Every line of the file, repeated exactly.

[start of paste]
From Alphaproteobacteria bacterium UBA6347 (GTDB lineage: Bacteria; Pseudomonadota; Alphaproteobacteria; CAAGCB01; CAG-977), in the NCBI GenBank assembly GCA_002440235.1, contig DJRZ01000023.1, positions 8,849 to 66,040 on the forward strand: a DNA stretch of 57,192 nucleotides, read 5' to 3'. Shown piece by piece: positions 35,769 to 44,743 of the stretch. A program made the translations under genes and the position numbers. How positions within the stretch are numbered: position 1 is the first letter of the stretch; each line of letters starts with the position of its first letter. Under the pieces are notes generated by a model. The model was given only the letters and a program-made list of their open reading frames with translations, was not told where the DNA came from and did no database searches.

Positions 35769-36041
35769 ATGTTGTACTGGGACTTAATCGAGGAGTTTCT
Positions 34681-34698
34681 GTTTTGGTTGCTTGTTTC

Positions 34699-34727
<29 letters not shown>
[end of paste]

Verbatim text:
From Alphaproteobacteria bacterium UBA6347 (GTDB lineage: Bacteria; Pseudomonadota; Alphaproteobacteria; CAAGCB01; CAG-977), in the NCBI GenBank assembly GCA_002440235.1, contig DJRZ01000023.1, positions 8,849 to 66,040 on the forward strand: a DNA stretch of 57,192 nucleotides, read 5' to 3'. Shown piece by piece: positions 35,769 to 44,743 of the stretch. A program made the translations under genes and the position numbers. How positions within the stretch are numbered: position 1 is the first letter of the stretch; each line of letters starts with the position of its first letter. Under the pieces are notes generated by a model. The model was given only the letters and a program-made list of their open reading frames with translations, was not told where the DNA came from and did no database searches.

Positions 35769-36041
35769 ATGTTGTACTGGGACTTAATCGAGGAGTTTCT
Positions 34681-34698
34681 GTTTTGGTTGCTTGTTTC

Positions 34699-34727
<29 letters not shown>